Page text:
One reason the assault weapons ban passed in 1994 (and a law creating a new background check system passed the year before) is that Bill Clinton won the 1992 presidential election ― and one reason he won is that he repeatedly attacked his opponent, incumbent President George H.W. Bush, for blocking earlier proposals.

But history since then has provided many more examples of legislators opposing gun legislation and escaping punishment for it. That includes most of the Republicans who voted against bipartisan legislation after the 2012 Sandy Hook massacre, even though then-President Barack Obama made that legislation the top priority for the start of his second term. (One exception was Kelly Ayotte, a GOP senator from New Hampshire whom gun law advocates targeted and who lost reelection in 2016.)

Republicans normally opposed to gun legislation obviously feel some political pressure to act right now; they wouldn’t be willing to endorse even these mild steps otherwise. (Even Senate Republican leader Mitch McConnell may be on board.) But to think that holding out for stronger legislation would actually produce stronger legislation is, at this point, a serious leap of faith.

And there’s at least as much chance that a vote like this could be habit-forming, in the way that Democrats like Murphy have been suggesting. If there are Republicans out there genuinely interested in modest gun legislation but fearful of offending Second Amendment extremists ― and presumably there are a few ― they might feel more confident voting for future proposals, maybe even significant ones, if their support for this doesn’t cause a huge backlash.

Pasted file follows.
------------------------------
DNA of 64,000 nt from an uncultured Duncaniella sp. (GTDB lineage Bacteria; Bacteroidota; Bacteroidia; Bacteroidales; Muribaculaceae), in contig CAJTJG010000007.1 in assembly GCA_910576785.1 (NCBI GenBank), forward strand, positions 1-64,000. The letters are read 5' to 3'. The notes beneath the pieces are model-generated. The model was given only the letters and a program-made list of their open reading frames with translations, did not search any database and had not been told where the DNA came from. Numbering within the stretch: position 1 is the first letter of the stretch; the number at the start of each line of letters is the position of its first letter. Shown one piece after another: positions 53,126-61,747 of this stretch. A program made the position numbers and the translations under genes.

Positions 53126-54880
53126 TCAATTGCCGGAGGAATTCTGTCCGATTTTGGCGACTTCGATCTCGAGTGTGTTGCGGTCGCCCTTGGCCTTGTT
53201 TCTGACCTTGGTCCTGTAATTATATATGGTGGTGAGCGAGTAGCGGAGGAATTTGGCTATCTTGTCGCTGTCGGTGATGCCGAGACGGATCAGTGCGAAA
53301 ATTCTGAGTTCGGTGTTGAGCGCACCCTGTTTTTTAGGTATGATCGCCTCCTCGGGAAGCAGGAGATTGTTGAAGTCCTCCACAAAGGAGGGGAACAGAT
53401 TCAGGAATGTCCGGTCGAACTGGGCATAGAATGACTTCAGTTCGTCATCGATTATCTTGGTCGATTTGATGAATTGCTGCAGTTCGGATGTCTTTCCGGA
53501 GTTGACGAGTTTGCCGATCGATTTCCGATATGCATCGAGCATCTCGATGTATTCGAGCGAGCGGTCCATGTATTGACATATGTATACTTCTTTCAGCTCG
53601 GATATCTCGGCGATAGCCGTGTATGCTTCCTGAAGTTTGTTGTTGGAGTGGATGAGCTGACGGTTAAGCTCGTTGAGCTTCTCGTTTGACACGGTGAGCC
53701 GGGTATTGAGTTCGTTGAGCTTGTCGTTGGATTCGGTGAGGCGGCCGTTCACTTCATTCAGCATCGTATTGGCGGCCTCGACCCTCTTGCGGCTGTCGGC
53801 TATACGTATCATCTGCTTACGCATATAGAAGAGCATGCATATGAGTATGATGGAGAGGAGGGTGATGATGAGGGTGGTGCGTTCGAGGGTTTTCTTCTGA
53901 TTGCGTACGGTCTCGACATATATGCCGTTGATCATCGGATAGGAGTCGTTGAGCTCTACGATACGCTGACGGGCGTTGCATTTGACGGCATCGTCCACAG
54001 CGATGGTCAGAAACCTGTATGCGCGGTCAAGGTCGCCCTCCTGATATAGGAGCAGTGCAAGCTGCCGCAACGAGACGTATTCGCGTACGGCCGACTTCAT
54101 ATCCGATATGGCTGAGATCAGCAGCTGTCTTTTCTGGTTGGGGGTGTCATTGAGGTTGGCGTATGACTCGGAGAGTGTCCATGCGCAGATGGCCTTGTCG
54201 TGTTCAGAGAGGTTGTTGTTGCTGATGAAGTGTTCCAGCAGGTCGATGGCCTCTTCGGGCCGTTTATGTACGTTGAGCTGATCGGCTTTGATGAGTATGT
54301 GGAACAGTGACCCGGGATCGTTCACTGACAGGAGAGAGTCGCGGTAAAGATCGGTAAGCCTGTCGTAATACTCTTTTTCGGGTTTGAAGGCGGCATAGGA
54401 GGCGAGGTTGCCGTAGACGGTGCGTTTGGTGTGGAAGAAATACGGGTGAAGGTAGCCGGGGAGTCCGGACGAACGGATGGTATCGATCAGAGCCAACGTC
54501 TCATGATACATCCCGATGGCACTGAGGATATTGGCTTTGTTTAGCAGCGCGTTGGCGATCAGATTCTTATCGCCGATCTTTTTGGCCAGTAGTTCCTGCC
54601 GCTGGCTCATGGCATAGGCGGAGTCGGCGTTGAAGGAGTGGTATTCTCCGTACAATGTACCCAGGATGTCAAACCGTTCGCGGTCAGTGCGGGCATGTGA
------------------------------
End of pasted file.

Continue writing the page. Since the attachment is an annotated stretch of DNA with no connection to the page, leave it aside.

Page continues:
The effects could even spill over to issues beyond guns, which brings me to the point I promised about how this might all help rescue democracy.

The current environment feels more and more like an existential crisis for the republic, and a big reason is the lack of more civic-minded leaders in the Republican Party ― something on vivid display over the past weeks, as GOP lawmakers have repeatedly challenged the proceedings and findings of the Jan. 6 committee.

The explanation for why high-minded Republicans are so hard to find these days is something that can, has and will continue to fill books ― in other words, it’s too big a topic for this newsletter. But just like voting for sensible gun reforms might become habit-forming for a small number of Republicans, so could stepping away from the most extreme elements of the party who want to suppress votes and overturn election votes.

There are obviously no guarantees that cementing the deal now under discussion would contribute toward this kind of evolution, just like there are no guarantees the deal will make a dent in gun violence. It may still be a chance worth taking.

This article originally appeared on HuffPost and has been updated.